The 32-year-old Adrian was trained by Durden at Cal and has won medals in the last three Olympics. Since Rio, the towering freestyler has overcome testicular cancer and become a father. He is highly respected and should be a part of the team as a relay swimmer, but he may have to summon his best swimmers in years to reach Tokyo in individual events.
Schmitt, 31, is also trying to make his fourth Olympic team. His honesty in speaking out about fighting depression earned him great respect and admiration within the sport. Phelps’ close friend should be in the mix of relay spots in both the 100 and 200 freestyle – the top six in each event make up the team – but the competition runs deep in both events.
Then there are the real gray beards trying to make one last Olympiad: Ryan Lochte and Matt Grevers, 36, and Anthony Ervin, 40. The three gold medalists at different Olympics would be long shots: Lochte in the 200 IM, Grevers in the 100 back, and Ervin in the 50 free.
3. Who are the potential innovative artists?
On the men’s side, Michael Andrew has had a highly publicized and unusual career leading him to the cusp of stardom. He turned pro at age 14 and has never been part of a mainstream team, having been coached by his father, Peter, for his entire career. Andrew, now 22, swam big in May in Indianapolis to establish himself as a threat to be part of the team in multiple events, most likely 200 IM, 100 breaststroke and 50 freestyle.
Regan Smith took the realm of the super-competitive women’s back by storm in 2019, breaking world records in both 100 and 200 at age 17 at the World Championships in Gwangju, South Korea. Minnesota postponed its enrollment at Stanford due to the pandemic and has not returned to those record times, but it will be the favorite at both events in Omaha and could be a threat at many others as well.
4. Can teens take the pressure?
Smith, now 19, is part of a large fleet of fast young American teens, many of whom have used the year-long delay to the Olympics to their advantage in terms of development.
The two most intriguing teen athletes are Claire Curzan (16) from North Carolina and Torri Huske (18) from Virginia, who should be in the mix at multiple events. They have posted the fastest times in the nation in 2021 in the 100 flights by a relatively wide margin, and they are also 1-2 in 2021 in the 100 freestyle. But they’ve done all of their 21-year runs in age group matches in the comfort of their home area, largely avoiding hitting heads with the veterans they’ll face in Omaha.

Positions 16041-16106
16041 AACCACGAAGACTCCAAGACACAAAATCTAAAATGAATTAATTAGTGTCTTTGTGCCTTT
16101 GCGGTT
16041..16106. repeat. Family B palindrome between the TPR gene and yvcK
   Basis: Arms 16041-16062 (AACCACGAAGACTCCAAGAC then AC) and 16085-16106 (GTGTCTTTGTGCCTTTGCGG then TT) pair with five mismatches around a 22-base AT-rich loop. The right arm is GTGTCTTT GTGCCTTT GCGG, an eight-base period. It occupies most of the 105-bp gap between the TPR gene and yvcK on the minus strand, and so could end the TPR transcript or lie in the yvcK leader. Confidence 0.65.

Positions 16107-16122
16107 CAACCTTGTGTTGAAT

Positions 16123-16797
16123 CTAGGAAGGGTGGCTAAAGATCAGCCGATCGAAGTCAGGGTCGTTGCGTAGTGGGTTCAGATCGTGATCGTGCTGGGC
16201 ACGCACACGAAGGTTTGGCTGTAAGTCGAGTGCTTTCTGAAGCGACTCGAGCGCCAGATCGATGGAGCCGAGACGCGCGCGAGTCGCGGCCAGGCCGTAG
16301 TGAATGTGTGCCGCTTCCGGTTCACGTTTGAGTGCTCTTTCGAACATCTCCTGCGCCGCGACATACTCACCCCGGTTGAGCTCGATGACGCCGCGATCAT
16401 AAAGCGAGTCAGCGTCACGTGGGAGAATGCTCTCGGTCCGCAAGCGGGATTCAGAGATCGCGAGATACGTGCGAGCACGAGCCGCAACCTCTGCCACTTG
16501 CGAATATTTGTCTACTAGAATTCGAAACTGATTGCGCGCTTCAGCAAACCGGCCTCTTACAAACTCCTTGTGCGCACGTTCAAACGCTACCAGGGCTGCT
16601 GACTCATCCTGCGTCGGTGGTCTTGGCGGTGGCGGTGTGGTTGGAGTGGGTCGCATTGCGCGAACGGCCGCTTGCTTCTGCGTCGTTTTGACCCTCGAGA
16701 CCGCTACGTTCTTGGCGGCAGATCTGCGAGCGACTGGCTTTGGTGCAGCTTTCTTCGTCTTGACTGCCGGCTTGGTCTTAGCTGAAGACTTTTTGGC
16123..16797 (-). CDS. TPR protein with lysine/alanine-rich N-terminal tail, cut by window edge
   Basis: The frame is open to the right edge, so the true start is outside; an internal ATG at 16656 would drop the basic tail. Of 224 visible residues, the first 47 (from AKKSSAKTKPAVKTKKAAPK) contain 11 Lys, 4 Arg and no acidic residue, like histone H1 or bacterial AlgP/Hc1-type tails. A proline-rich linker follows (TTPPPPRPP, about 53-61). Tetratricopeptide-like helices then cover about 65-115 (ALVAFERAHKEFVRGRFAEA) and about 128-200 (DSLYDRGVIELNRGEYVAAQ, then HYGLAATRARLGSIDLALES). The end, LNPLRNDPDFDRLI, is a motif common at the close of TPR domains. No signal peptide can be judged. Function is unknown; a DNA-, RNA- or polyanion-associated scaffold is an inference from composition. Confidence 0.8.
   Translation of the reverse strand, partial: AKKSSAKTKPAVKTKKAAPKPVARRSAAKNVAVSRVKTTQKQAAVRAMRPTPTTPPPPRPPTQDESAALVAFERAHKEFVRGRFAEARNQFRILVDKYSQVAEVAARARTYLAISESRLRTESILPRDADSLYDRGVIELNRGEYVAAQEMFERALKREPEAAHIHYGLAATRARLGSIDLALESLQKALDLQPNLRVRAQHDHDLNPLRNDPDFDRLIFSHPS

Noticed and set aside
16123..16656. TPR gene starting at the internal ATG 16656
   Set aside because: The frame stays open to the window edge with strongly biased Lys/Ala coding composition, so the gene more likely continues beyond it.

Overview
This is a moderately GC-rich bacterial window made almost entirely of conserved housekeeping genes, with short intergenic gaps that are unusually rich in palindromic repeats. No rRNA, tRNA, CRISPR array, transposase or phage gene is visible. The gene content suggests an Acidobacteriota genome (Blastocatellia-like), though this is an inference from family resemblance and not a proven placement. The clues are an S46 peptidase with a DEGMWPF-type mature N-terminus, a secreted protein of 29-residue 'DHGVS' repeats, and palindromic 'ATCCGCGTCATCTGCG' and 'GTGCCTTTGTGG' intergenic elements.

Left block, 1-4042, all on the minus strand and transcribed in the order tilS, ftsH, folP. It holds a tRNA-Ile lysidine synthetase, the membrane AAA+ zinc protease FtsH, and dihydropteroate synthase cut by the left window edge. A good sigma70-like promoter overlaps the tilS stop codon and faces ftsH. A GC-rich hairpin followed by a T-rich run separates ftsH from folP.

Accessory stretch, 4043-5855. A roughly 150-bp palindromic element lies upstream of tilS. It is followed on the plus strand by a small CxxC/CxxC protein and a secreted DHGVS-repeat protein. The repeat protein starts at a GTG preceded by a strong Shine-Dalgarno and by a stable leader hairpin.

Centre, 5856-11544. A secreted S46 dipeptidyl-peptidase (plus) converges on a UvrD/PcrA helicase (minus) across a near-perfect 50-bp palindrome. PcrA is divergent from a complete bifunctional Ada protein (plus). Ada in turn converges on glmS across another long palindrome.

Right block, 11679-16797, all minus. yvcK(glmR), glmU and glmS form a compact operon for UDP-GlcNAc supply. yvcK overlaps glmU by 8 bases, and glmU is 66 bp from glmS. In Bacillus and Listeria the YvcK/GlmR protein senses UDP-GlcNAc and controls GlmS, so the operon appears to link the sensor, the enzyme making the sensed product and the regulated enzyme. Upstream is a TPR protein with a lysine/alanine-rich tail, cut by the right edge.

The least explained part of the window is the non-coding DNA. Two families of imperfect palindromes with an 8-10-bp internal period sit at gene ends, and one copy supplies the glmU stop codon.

Other teens with high seeds and high hopes: Nashville’s Walsh sisters (19-year-old Alex in 200 IM and 18-year-old Gretchen in freestyle sprinting and butterfly); Backstrokers Phoebe Bacon and Isabelle Stadden, 18; and Kate Douglass, a 19-year-old versatile threat.
5. Is this the swan song of Omaha as host of the trials?
Most likely. The city has embraced testing despite its partial overlap with its other signature sporting event, the Men’s College World Series, which has helped elevate it to new status. This is the fourth time trial to be held in Omaha, and the use of the downtown basketball arena to create America’s largest swimming arena has been a masterstroke.
But it’s time for what has traditionally been a national event to move on again, with many other cities bidding for 2024. Multiple sources said Illustrated Sports that the favorite place for ’24 is Indianapolis, and there are tentative plans for an even bigger stir than Omaha’s basketball stadium. Think of a soccer stadium.
Lucas Oil Stadium, home of the Indianapolis Colts, could offer a colossal setting. The setup for the recent Final Four could be doubled for swimming: a huge curtain in the middle of the stadium, with the competition pool on one side and the warm-up / warm-up pool on the other. With a soccer capacity of 70,000, filling nearly half of that would produce the largest swimming crowds ever.
The next Summer Olympics will be in Paris, a century after the 1924 Summer Games were held there. It’s worth noting that the United States swimming trials for those Olympics were in Indy. Is it time for another centennial event?
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Eddie is an Australian news reporter with over 9 years in the industry and has published on Forbes and tech crunch.